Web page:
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14th Jan 2024

‘Never-ending’ cold explained by scientists amid rise of ‘100 day cough’

Charlie Herbert

There are a whole host of reasons you could be experiencing what feels like a ‘never-ending’ cold.

As everyone returns to work and school following the festive period, coughs and colds have once again reared their ugly heads.

And it seems that many people are struggling to kick the symptoms, complaining of a ‘never-ending’ cold. At the same time, some are reporting suffering from a ‘100-day cough.’

Meanwhile, the number of flu patients in hospitals in England is at more than 1,300, and the number of patients testing positive for COVID-19 has increased for the fifth week running.

Now, experts have given some explanation as to why people may be suffering from prolonged illness and symptoms this winter.

Ron Eccles, an emeritus biosciences professor at Cardiff University, and the former director of its Common Cold Centre, explained that one of the main reasons colds and viruses surge after Christmas is children returning to school.

He told WalesOnline: “There are also more colds in winter, and the wet weather has kept us indoors and the damp has helped viruses survive better.”

“There are complaints about never-ending colds, and this may be due to multiple infections, or us being more rundown and stressed at this time of year after festive excess.”

The advice if you’re ill is nothing new: keep away from people who may be more vulnerable to illness, such as the elderly, as this could cause more serious disease.

But is there any truth in the theory that colds are sticking around for longer?

One reason your cold symptoms could be hanging around is because of something called postnasal drip.

Dr Marwan Azar, an infectious diseases physician at Yale Medicine, told HuffPost: “If you have ongoing cold symptoms, such as a recurring cough or an irritated throat for longer than two weeks, it’s generally not because of a persistent infection but due to consequences of lingering inflammation from a cleared infection, specifically postnasal drip.”

Postnasal drip is when your body produces mucus in your sinuses and nasal cavities, which then drips down the back of your throat. This is usually what causes the tickle that makes you cough.

Because it takes time for your immune system to get rid of all the mucus, the congestion can hang around for up to a week after you’ve actually gotten rid of the cold virus from your system.

And research from Queen Mary University London has found some evidence of ‘long colds’ being a thing. Their study found the most common symptoms of the ‘long cold’ are coughing, stomach pain and diarrhoea more than four weeks after initial infection.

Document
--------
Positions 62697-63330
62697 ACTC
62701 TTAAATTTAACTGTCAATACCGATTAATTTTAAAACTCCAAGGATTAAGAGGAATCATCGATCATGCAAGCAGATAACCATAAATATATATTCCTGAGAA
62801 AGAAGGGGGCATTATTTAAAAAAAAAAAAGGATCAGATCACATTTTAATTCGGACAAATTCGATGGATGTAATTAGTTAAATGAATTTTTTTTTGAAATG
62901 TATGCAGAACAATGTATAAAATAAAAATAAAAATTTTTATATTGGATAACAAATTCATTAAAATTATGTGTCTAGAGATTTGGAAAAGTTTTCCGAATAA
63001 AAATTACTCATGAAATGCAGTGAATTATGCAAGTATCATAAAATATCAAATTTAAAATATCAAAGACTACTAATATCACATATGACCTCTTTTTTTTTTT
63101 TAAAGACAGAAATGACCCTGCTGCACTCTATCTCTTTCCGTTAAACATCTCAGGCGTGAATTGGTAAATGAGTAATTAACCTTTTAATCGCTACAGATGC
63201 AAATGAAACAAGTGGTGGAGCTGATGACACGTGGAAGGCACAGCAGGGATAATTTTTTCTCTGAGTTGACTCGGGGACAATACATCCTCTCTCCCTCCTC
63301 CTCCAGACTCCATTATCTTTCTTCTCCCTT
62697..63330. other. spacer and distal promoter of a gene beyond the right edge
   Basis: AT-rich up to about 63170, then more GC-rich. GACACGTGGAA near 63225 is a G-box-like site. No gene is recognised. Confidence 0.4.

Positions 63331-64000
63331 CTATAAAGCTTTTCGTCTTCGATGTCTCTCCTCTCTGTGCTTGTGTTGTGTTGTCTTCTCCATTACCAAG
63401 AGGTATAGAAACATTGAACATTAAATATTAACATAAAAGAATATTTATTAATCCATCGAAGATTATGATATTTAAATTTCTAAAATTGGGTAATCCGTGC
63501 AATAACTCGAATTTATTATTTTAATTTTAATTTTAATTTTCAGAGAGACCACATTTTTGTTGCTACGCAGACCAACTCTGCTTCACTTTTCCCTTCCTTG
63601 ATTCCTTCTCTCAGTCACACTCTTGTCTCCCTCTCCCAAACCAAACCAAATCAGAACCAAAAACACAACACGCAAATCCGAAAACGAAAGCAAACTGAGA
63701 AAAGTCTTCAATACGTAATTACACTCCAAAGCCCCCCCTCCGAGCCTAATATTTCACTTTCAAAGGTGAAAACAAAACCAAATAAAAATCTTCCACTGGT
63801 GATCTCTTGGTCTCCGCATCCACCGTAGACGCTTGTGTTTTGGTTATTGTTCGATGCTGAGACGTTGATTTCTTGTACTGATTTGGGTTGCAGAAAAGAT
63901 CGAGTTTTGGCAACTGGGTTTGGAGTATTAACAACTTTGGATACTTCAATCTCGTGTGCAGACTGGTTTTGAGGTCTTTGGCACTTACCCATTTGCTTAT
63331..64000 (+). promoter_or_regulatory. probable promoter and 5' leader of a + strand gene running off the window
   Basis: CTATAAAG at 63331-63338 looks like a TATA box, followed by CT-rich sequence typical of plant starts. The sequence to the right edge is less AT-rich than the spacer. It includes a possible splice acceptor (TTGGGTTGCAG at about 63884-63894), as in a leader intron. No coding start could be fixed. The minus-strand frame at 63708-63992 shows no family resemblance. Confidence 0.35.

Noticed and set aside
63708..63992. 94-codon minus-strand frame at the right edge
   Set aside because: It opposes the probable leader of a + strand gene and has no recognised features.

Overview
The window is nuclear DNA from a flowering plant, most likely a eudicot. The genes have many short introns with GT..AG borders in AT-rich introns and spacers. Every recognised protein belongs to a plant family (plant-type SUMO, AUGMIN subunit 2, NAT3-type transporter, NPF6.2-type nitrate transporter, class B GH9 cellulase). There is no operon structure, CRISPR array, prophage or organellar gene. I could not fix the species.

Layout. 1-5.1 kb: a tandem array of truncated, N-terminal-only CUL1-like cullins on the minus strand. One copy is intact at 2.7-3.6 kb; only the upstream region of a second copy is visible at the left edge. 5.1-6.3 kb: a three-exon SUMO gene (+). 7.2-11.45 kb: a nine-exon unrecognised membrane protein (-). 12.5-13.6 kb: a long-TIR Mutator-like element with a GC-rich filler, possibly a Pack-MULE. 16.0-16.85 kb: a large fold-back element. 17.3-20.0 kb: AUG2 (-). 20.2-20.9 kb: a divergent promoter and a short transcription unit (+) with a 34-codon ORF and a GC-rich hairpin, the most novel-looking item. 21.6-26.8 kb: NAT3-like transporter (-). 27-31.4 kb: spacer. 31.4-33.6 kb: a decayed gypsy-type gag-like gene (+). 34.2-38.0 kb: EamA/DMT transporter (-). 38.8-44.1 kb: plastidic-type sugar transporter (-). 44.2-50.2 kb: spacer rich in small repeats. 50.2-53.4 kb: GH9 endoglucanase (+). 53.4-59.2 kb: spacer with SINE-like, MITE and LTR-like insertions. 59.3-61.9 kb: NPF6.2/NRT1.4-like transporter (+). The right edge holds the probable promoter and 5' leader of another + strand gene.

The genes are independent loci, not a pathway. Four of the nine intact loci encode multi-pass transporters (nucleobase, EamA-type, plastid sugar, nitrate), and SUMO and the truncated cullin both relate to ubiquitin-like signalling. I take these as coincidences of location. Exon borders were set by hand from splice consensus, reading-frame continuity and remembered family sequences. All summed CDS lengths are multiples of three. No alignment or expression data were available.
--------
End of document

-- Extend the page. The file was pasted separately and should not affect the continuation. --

The main factor in how long symptoms hang around is usually the severity of the infection, but the research said more work needs to be done to establish why some people suffer more than others.

The COVID-19 pandemic may also have prompted an increase in viral infections this winter, but not because of COVID-19 infections themselves. Jeremy Brown, a professor of respiratory infection at University College London explained there has been a “bounce-back with frequency of infection with some respiratory viruses” due to “lack of exposure to respiratory viruses weakening adaptive immunity to the viruses.”

This theory was echoed by GP Dr Alisha Esmail who spoke of a ‘post-covid effect.’

She said: “We had less exposure to the classical winter viruses due to quarantining and isolating, and so we’re catching up now on rebuilding our immune responses.

“Remember, viruses mutate and immune responses fade over time. Our individual immunity also has a huge number of factors – some within and some beyond our control.”

So, what about this 100-day cough then? Well, this is thought to be cases of whooping cough, which you’re likely to have heard of particularly if you’re a parent.

This bacterial infection affects the patient’s lungs and throat, meaning that infant vaccination against it is absolutely imperative.

From early July to the end of November last year, there were 716 suspected cases of whooping cough in England and Wales, up from 217 in the same period in 2022, the Guardian reports.

The five main symptoms of whooping cough are:

  • Coughing bouts lasting for a few minutes and are worse at night
  • Coughs that make a “whoop” sound – a gasp for breath between coughs
  • Difficulty breathing after coughs, which could lead to turning blue or grey in young infants
  • Bringing up a thick mucus, which can lead to vomiting
  • Turning very red in the face
  • These signs and symptoms can take seven to 10 days to show and are usually mild at first, meaning they can often be mistaken for a common cold.

The rise is thought to be down to a drop in vaccination rates.

A typical cold usually lasts between seven and 10 days, but if symptoms persist beyond three weeks, worsen suddenly, or you have a high fever or breathing difficulties, you should probably visit your GP.

“Resting, keeping well-hydrated and using over-the-counter treatments could shorten its stay, but if you’re still sniffling after three weeks, it’s time to take some action,” Dr Esmail advised.

(This article was originally published on and is republished here with permission.)

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